Dee Doocey writes… Questions now must be answered over the Met’s record of undercover policing

Last week, it was revealed that an undercover Metropolitan police officer, Jim Boyling, had been arrested and tried for a public order offence under his cover name, Jim Sutton. Yet at no time during the trial did he reveal the fact that he was using a false identity. At the time, in 1996, he had been posing as a member of the non-violent, pro-cycling ‘Reclaim the Streets’ campaign.

At the trial, Boyling would have given evidence under oath about who he was and what had happened – while maintaining a false identity. He had allowed himself to be arrested, charged, prosecuted and potentially convicted of a criminal offence. As it turned out, he was found not guilty. But Sutton’s police minders were prepared to allow him to face possible conviction for a criminal offence – an offence committed by a serving undercover police officer, giving evidence on oath with the benefit of privileged legal advice that he shouldn’t have had.

And Boyling was acting for both the prosecution and the defence. He was party to defence counsel’s advice, and had he shared any of this information with the crown, he would have made any prosecutions in the trial unsafe – surely a perversion of the legal process.

It just beggars belief that an undercover Met police officer went through the criminal justice system pretending to be someone else. There are a number of very serious questions which the Met must now answer:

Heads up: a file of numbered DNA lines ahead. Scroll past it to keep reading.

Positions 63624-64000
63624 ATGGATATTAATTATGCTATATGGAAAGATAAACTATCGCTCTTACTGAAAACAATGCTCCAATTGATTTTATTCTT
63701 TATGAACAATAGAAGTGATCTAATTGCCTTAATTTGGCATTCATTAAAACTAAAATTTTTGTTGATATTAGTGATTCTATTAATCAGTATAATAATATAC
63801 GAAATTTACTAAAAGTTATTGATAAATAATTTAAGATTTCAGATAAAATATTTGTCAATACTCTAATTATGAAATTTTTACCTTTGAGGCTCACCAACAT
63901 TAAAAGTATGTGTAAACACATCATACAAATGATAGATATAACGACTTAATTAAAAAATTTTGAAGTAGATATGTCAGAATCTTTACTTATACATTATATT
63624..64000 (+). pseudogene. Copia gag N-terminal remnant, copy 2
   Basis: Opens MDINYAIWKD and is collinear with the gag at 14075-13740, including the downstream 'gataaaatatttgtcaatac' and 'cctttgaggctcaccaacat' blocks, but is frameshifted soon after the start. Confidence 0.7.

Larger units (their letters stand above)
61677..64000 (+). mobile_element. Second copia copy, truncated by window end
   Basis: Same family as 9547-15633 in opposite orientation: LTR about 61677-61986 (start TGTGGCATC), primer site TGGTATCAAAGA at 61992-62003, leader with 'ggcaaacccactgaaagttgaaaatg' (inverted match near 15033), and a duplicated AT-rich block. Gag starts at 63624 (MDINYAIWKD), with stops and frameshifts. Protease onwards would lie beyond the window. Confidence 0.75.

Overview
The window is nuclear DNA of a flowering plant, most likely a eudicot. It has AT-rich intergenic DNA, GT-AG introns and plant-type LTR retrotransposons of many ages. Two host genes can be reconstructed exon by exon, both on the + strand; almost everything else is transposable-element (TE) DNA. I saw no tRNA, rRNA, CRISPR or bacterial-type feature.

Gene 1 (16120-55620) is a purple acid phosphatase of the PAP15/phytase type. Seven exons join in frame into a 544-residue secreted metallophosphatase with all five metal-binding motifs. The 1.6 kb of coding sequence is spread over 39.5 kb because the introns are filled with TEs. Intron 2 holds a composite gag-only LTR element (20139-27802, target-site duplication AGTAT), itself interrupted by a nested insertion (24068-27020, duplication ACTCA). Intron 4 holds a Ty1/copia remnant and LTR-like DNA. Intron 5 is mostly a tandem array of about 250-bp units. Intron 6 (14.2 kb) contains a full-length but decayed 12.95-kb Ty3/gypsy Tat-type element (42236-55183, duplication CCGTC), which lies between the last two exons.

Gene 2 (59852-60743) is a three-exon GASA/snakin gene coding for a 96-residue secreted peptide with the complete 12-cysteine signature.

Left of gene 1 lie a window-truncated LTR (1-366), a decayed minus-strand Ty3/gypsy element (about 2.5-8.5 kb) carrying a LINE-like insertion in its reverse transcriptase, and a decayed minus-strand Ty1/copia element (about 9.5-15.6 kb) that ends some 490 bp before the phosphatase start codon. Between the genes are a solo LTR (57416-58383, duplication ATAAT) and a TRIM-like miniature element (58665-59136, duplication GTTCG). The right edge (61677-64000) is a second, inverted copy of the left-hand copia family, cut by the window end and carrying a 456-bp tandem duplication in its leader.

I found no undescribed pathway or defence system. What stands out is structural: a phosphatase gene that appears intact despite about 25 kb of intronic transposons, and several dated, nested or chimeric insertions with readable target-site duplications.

• Who in the Metropolitan Police authorised this operation, if anyone?
  • Was Jim Boyling authorised by his superiors to lie to the court about his identity?
  • If so, who authorised this, why was it authorised and is this officer still working for the Met?
  • How widespread were such practices?

If this operation was authorised, it was a monumental misjudgement by the Met and may call into question a number of convictions which may now be considered unsafe.

The Metropolitan Police Authority is meeting tomorrow and I will be asking the Commissioner for detailed answers to these questions.

The police have a duty to prevent and detect crime, and that work may sometimes require undercover operations. But in the Boyling case, the Met clearly crossed the line. After all, the ‘Reclaim the Streets’ protestors were a bunch of cyclists, not terrorists!

This case is now being investigated by the Independent Police Complaints Commission (IPCC) and the rules around undercover officers have now changed and should ensure that this can’t happen again.  However it remains the case this would have never have come to light without a press exposé.  This is simply not good enough.

Baroness Dee Doocey is the Liberal Democrat London Assembly policing spokesperson and member of the Metropolitan Police Authority.

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This entry was posted in London and Op-eds.


  • Why? Didn’t you learn anything from all the lies they told about Jean Charles de Menezes?

  • Hear hear. This needs to be pursued until someone’s in court – a resignation or two is not going to be good enough.

  • Rather than playing the blame game about who authorised the operation it may be more pertinent to ask what legislation the operation was conducted under, whether that legislation still applies or whether it’s been superseded by PACE and the Serious Organised Crime Act.

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